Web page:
Ibrutinib Effective and Safe Treatment Option in CLL

Roxanne Nelson

December 09, 2012

ATLANTA, Georgia — A novel investigational therapeutic agent appears to be an effective and safe treatment option for patients with chronic lymphocytic leukemia (CLL). According to 2 new studies presented here at the American Society of Hematology (ASH) 54th Annual Meeting, the novel Bruton's tyrosine kinase (BTK) inhibitor ibrutinib (Pharmacyclics, Inc) is both highly active and well tolerated and can induce durable remissions in patients who are treatment-naive or relapsed/refractory.

As previously reported by Medscape Medical News, preliminary results with ibrutinib already generated excitement among researchers when they were reported earlier this year.

Dr. John Byrd

"Ibrutinib offers great potential to significantly change the treatment landscape in CLL," John C. Byrd, MD, lead author of one of the studies and director of the Division of Hematology at the Ohio State University Comprehensive Cancer Center, Columbus, told journalists here.

BTK is expressed across non-T cell hematopoietic lineages with predominately the B-cell phenoptype and is essential for B-cell receptor signaling, chemokine mediated migration and adhesion, and TLR signaling, he explained.

The majority of B-cell tumors are dependent upon BTK for proliferation and survival, and ibrutinib is the first in class irreversible inhibitor of BTK to enter clinical development.

Although chemoimmunotherapy approaches such as fludarabine, cyclophosphamide, and rituximab have markedly improved outcomes, primarily of younger, fit patients, fludarabine-based therapy is less well tolerated in older adults. It also carries significant risk for cellular immune suppression and myelosuppression that has limited protracted use, noted Dr. Byrd during a press briefing.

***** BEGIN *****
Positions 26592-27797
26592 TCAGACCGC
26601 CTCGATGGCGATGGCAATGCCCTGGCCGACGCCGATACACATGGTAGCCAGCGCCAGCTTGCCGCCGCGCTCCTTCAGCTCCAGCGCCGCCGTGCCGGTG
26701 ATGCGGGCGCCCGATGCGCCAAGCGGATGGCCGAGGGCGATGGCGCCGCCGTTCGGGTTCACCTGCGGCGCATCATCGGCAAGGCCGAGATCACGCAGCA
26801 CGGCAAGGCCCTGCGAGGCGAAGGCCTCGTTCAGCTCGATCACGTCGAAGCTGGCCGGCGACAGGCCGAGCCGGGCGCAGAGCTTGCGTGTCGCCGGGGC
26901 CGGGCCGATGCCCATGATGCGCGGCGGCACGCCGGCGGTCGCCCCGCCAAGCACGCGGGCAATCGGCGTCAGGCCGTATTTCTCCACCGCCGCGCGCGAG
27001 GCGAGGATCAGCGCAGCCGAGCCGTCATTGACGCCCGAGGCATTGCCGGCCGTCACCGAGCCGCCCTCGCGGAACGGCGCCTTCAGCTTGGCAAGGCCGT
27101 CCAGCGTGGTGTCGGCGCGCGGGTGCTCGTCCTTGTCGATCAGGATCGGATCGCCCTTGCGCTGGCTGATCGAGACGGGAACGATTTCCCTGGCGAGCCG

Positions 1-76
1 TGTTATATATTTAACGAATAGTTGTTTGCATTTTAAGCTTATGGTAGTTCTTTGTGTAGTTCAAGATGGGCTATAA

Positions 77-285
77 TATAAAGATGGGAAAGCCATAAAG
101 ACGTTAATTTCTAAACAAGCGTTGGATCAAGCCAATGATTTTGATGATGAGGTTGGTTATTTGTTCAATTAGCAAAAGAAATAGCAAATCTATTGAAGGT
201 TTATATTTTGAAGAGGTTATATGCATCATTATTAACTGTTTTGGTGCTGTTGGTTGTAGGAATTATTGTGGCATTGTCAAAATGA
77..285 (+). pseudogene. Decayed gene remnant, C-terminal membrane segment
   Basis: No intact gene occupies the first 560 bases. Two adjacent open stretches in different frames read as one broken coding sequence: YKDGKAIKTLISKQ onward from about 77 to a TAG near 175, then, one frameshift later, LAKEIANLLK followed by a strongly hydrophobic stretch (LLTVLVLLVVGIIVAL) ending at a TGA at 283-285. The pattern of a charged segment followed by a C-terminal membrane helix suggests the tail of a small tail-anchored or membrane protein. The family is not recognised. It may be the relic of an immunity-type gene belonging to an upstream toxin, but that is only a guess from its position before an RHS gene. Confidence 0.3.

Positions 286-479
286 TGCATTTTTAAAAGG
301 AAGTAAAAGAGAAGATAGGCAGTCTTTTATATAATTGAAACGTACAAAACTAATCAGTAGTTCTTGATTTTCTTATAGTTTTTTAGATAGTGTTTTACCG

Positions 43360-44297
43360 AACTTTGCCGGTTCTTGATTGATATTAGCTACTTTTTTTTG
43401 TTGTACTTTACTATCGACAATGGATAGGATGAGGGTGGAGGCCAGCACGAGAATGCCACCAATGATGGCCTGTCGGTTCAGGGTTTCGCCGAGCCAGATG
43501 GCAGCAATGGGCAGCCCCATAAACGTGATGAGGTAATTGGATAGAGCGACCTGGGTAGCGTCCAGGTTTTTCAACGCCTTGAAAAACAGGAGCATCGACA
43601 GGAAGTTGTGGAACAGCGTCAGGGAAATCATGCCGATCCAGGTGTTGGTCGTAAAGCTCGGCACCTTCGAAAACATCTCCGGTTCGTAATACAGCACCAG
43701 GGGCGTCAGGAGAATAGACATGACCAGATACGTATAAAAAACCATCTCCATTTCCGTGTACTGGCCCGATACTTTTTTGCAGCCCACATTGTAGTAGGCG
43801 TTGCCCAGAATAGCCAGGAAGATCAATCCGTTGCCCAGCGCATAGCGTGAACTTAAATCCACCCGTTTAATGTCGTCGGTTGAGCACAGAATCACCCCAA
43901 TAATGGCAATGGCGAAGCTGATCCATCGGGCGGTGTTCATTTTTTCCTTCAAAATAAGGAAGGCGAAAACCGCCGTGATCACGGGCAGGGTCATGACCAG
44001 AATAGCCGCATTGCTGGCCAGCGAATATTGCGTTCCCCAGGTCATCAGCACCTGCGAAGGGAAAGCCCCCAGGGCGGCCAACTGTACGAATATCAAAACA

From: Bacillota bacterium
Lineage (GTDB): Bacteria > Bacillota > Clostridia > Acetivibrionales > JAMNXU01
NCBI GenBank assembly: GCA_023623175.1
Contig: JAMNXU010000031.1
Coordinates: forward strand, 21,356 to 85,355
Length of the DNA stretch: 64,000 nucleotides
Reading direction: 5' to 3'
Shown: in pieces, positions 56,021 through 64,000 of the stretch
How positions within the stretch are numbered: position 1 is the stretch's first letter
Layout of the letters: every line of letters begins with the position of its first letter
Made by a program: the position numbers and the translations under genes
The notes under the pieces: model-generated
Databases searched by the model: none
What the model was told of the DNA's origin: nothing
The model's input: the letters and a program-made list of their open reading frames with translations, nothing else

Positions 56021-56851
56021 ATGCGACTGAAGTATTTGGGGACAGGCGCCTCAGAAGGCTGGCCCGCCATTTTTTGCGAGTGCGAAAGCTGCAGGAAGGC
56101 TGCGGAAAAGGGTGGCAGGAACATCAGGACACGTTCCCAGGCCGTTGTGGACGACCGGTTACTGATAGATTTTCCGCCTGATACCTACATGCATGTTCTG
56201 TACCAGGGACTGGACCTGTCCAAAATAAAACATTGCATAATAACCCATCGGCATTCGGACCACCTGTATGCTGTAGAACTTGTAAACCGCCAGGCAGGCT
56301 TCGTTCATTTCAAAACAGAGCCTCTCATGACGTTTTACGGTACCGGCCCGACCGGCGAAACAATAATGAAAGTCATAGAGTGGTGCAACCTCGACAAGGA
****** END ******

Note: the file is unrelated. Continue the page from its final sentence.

In addition, almost all patients will eventually relapse after fludarabine-based chemoimmunotherapy, and thus far, there are not any really effective salvage regimens that can induce a durable remission.

Used as Monotherapy

In the first study, Dr. Byrd and colleagues evaluated the use of ibrutinib as monotherapy in patients with CLL or small lymphocytic lymphoma (SLL). The large, multicohort phase Ib/II trial included both treatment-naive and or relapsed/refractory patients (n = 116). The patients who were treatment naive were all aged 65 years or older; relapsed/refractory patients had undergone 2 or more prior therapies, including a purine analogue. Those who were high risk were defined as having relapsed within 2 years following combination treatment or genetic mutation del17p. The cohort was enrolled into 5 groups that assessed ibrutinib at fixed doses of 420 mg or 840 mg daily until disease progression.

The primary objective was to determine the safety of both dosing regimens; secondary objectives included evaluating efficacy, pharmacokinetics/pharmacodynamics, and safety over the long term.

The median follow-up for treatment-naive patients was 20.3 months, 22.1 month for relapsed/refractory patients, and 14.1 month for high-risk patients.

For treatment-naive patients, there was a 68% response rate; 10% had a complete response and 58% a partial response.

In previously untreated patients, 96% had progression-free survival at 22 months; overall survival was 96%. Dr. Byrd noted that no long-term safety issues were identified.

In the relapsed/refractory group, 71% experienced a response, with 2% a complete response. Among those in the relapsed/refractory group, progression-free survival was 76% at 22 months, and slightly shorter but more than 50% in the del17p subset of patients, said Dr. Byrd. Overall survival was 85% in this cohort, and as with the other group, no long-term safety issues were identified.